Compare Misery Builds Character if opposition or mistreatment from others is what makes a character stronger. Compare Good Needs Evil if having enemies is a necessity. Obviously on the idealistic end of the Sliding Scale of Idealism Versus Cynicism. If so, it can be served as An Aesop if played right. Can be the belief of a Blood Knight as far as fighting is concerned. Can be Truth in Television for many politicians. See also Tall Poppy Syndrome. Characters with this mentality are likely to be Offended by an Enemy's Indifference.

Contrast Somebody Doesn't Love Raymond.


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  • An Audi ad featured Ricky Gervais and his niece sitting in a car while she reads his hate mail to him from a tablet:
    "Uncle Ricky, what does all this mean?"
    "It means I'm doing something right."

    Anime & Manga 
  • Son Goku of Dragon Ball has allowed then-enemies Piccolo and Vegeta to escape from their respective fights because of this; he enjoyed the challenge of fighting them so much that he wanted to do it again, even though both have tried to kill him. Even when obliterating Kid Buu, Goku wished he would reborn again (as a good guy) so they could fight, a wish that came true in the Distant Finale.
  • One Piece:
    • The World's Greatest Swordsman, Dracule "Hawk-Eye" Mihawk. While he takes pride in his title, he's also bored of it because there isn't a swordsman in the world that can seriously challenge him for it. Only Shanks ever stood a chance, and he ceased to be a challenge for Mihawk when he lost his sword-arm saving Luffy when the latter was seven. Without a serious rival, the weight of the title decreases significantly, something that Mihawk is bitterly aware of. One of the reasons he took an interest in Zoro, to the point of training him during the Time Skip, is because Zoro is the first swordsman in years to show the potential, determination, and ambition to reach Mihawk's level.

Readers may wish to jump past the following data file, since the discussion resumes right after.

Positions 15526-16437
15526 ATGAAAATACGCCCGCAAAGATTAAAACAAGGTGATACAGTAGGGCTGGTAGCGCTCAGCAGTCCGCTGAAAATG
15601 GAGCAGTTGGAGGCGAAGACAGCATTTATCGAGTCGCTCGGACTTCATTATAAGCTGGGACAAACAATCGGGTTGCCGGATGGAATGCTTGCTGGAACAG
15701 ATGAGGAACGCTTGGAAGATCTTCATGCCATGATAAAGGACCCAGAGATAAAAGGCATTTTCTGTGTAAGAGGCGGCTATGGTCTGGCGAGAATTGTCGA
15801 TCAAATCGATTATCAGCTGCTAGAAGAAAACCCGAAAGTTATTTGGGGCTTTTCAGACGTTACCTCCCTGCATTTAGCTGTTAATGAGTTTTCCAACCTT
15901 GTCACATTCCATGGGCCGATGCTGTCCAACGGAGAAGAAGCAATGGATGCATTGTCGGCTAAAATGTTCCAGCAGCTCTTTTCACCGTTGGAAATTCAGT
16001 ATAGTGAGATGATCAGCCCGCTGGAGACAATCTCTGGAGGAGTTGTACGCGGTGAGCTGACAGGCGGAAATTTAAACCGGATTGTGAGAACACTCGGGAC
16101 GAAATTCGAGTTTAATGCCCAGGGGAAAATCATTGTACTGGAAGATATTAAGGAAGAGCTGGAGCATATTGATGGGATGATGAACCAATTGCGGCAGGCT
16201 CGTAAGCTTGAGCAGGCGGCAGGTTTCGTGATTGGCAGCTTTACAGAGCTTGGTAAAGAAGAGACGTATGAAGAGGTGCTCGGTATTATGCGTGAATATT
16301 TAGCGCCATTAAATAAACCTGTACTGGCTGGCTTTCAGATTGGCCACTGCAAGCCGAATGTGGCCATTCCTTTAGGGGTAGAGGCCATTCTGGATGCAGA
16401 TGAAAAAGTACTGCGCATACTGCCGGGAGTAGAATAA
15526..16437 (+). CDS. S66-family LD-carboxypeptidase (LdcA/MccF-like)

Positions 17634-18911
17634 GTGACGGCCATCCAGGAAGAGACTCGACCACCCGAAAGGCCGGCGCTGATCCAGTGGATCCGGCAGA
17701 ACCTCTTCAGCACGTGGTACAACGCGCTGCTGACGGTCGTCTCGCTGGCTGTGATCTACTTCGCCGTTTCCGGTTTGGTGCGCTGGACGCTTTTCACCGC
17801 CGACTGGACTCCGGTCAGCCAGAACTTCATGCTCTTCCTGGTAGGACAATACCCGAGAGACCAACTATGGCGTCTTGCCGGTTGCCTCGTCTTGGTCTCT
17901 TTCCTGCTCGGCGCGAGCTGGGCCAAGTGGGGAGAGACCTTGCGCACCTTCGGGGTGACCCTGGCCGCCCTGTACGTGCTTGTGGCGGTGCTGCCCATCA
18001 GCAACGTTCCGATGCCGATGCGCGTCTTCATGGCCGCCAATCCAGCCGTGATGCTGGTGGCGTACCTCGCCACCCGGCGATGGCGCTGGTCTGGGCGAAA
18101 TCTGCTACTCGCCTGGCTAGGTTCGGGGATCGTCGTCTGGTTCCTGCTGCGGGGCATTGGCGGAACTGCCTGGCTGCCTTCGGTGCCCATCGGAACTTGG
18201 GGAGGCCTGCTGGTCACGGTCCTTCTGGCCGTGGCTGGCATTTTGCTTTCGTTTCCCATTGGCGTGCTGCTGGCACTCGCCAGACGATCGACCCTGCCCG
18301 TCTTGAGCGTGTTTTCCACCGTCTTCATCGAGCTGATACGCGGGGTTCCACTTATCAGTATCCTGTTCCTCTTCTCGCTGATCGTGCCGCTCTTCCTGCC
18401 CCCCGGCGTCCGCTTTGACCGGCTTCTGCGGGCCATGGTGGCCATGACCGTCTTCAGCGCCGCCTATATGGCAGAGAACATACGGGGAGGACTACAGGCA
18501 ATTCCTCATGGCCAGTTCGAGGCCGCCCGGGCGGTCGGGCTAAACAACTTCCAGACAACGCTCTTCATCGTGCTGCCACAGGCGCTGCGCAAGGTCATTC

• Among pirates, it is a commonly held belief that making enemies, especially among the Three Great Powers, is vital to their way of life and reputation. This rule is considered to be of the utmost importance, and it is followed by all pirates who take pride in their profession.
    • Under the leadership of their captain Luffy, the Straw Hat crew has garnered a notorious reputation for their unparalleled prowess in defeating anyone and anything that stands in their way, regardless of their affiliation with the Three Great Powers. Their unyielding determination and incredible combat skills have made them a force to be reckoned with and a name that strikes fear into the hearts of their enemies.
  • In YuYu Hakusho, our heroes have to fight through the Dark Tournament against teams of demons. Demons also make up the entirety of the tournament's spectators, so whenever Yusuke (a human who polices demons that arrive on Earth) starts fighting the crowd will begin booing or entering into loud chants like "Kill The Human!" This all just makes Yusuke more eager to kick ass. To fit the Trope even further, Kuwabara (Yusuke's friendly rival fighting on his team) winds up jealous the demons don't boo him as loudly.

    Comic Books 
  • Batman: The Joker thinks this. He values his bitter feud with Batman far more than any ally he’s ever had. Some stories suggest he’s worked out Batman’s identity but refuses to acknowledge it any more than he’ll confirm his own, because he couldn’t stand having some ordinary guy as his archenemy.